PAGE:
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Operational forces consume far more energy than they need, Marine officials are learning, and the service may resort to billing individual units for the resources that simply go up in smoke.
Marine Corps expeditionary energy officials are halfway through an experiment designed to improve the Corps’ operational energy use by making unit commanders aware of just how much goes to waste.
The early results show massive room for improvement: During a 30-day predeployment training exercise aboard Marine Corps Air Ground Combat Center Twentynine Palms, Calif., in January, usage monitors showed all but one of the Marines’ generators running at below 20 percent efficiency, said Col. Jim Caley, director of the Expeditionary Energy Office.
“It means that 80 percent of the power you’re generating powers nothing,” Caley said. The test also found Marine vehicles idling more than 50 percent of the time, he added.
The premise of the experiment is simple, Caley said. By installing inexpensive $100 usage monitors on every generator, vehicle and tactical pump, officials can collect information on how and when energy is used, then transmit that data to unit commanders to help them make better decisions.
In the first iteration of the test at Integrated Training Exercise 2-14 in January, the Expeditionary Energy Office installed the monitors and collected the usage data while observing the energy-consuming behaviors of Marines in training. A month later, as another deploying unit conducted ITX 3-14, officials not only monitored usage, but also approached individual Marines to ask how they were using energy or to recommend more efficient alternatives.
For the two next iterations of the exercise, scheduled for August and October, the Expeditionary Energy Office plans to design a reporting system that sends usage information directly to commanders to help inform their tactical choices, Caley said.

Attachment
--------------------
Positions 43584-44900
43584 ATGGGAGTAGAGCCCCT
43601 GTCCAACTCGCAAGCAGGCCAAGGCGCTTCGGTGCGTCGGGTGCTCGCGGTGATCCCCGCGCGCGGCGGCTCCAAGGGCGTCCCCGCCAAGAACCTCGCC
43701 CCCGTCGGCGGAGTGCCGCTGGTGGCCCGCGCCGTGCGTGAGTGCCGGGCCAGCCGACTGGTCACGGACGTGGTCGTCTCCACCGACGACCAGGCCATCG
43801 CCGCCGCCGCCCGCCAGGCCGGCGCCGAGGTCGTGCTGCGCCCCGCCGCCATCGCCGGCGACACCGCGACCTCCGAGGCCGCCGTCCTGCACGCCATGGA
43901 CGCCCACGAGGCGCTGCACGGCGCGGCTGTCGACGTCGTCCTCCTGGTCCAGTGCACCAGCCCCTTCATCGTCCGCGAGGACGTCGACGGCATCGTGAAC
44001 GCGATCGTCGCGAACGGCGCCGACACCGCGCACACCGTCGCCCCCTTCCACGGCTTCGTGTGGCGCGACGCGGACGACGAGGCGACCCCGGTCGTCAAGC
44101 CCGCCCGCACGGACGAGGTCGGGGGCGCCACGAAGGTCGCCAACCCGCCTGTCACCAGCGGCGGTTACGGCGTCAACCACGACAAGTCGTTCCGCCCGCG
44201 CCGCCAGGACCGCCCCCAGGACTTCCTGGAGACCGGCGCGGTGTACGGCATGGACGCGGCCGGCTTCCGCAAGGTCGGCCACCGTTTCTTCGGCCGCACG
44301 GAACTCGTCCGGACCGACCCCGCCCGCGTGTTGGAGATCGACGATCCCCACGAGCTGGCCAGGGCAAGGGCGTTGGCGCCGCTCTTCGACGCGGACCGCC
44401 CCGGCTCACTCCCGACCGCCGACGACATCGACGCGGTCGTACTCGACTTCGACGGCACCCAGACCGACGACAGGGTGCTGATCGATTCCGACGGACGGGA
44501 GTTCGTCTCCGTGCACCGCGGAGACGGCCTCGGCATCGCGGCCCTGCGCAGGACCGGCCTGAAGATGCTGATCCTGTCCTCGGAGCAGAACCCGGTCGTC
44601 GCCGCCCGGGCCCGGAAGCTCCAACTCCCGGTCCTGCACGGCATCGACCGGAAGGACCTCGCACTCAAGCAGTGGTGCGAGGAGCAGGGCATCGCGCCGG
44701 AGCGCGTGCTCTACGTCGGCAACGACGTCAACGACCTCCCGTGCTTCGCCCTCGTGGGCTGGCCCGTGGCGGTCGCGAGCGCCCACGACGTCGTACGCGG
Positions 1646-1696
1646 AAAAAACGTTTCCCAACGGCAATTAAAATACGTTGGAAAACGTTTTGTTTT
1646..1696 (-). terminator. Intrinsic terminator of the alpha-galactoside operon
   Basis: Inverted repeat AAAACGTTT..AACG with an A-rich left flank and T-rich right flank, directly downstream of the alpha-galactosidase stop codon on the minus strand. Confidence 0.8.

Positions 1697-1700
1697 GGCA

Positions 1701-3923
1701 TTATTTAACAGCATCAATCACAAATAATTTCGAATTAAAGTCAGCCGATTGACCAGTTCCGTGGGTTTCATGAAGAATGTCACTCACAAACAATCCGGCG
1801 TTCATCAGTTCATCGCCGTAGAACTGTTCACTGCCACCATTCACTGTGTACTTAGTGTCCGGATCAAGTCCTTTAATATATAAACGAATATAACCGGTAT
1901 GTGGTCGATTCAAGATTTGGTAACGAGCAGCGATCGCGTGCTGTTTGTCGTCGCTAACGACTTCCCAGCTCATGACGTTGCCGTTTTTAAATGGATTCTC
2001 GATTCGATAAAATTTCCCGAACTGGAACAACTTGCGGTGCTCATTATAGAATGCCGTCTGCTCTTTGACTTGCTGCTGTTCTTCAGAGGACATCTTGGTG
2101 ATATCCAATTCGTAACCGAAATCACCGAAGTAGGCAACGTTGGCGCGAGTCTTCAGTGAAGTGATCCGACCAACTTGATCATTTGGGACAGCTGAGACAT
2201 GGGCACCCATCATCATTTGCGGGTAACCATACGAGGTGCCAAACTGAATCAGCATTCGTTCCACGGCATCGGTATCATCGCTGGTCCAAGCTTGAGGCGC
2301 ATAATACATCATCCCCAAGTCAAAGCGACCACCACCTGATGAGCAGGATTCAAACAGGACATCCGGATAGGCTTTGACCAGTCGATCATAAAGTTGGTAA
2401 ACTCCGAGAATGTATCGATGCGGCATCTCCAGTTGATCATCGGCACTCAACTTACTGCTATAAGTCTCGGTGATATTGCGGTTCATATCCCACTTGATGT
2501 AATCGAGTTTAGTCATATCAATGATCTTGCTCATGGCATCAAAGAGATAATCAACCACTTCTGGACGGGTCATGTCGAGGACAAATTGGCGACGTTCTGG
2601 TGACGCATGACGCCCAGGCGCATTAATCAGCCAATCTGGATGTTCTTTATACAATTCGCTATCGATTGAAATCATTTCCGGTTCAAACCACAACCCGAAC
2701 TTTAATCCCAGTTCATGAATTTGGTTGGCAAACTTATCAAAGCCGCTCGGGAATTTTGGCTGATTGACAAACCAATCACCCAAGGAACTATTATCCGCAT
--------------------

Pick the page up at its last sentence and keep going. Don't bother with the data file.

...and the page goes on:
While the Marine Corps prides itself for embracing energy efficiency, in keeping with the conservation goals handed down by the Navy Department, Caley said tactical energy waste result from the ignorance or outdated practices of Marines with experience on older equipment.
“Back when I first joined, we had these trucks called 813s, and if you didn’t start your trucks about 40 minutes before you were going outside the perimeter, you weren’t going anywhere,” he said. “The average truck today starts in five to eight seconds, and yet still our senior staff [noncommissioned officers] are running around going, ‘Hey, turn on all the trucks, start them running.’ And you don’t need to do it.”
Caley said energy officials are relying on academic literature and past Marine Corps studies, which indicate that if energy users are shown how and when they are consuming resources, it will change their behavior, producing a 15 percent reduction in energy use in the first year, and an additional 10 percent reduction in the second.
He acknowledged that waste is sometimes inevitable in combat — Marines need to leave their trucks running at an IED stop outside the wire, for example — but data would give commanders the ability to discern the difference between necessary energy use and waste.
“[Commanders] can’t decide whether it’s good or bad ... because no one is telling them, ‘Half your idle is done inside the base, inside of the motor pool,’ ” Caley said. “So, they’re not ... doing anything about it because they don’t have a number that says, ‘Wow, this is what I’m not using wisely.’ ”
The next phase of the Marine Corps’ energy-saving strategy will have more teeth; as Marine Corps Times has reported in the past, Marine officials have cited plans to hold individual units accountable for energy use over an established norm, the way Marine bases now give residents in military housing a fiscal penalty or bonus based on their power use.
“I’m an operational guy; so what [holding units accountable] looks like in garrison, I’m not entirely sure,” Caley said. “but I’ll bet that looks like a power bill.”
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